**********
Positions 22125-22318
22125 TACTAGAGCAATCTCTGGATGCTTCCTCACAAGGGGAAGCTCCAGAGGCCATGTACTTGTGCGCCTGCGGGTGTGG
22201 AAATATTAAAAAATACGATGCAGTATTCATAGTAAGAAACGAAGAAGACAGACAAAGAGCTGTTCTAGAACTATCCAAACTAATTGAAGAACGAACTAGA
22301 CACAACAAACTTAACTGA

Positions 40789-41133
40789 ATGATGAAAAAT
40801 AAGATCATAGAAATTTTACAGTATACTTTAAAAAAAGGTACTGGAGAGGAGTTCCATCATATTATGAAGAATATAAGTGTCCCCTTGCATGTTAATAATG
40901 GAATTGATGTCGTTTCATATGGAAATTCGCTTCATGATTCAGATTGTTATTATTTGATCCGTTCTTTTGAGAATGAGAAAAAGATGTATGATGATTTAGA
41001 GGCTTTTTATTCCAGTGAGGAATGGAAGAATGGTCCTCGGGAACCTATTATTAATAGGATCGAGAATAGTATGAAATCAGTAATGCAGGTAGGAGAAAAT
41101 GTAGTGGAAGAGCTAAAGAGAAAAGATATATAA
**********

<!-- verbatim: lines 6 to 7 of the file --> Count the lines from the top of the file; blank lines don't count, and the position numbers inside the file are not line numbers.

40789 ATGATGAAAAAT
40801 AAGATCATAGAAATTTTACAGTATACTTTAAAAAAAGGTACTGGAGAGGAGTTCCATCATATTATGAAGAATATAAGTGTCCCCTTGCATGTTAATAATG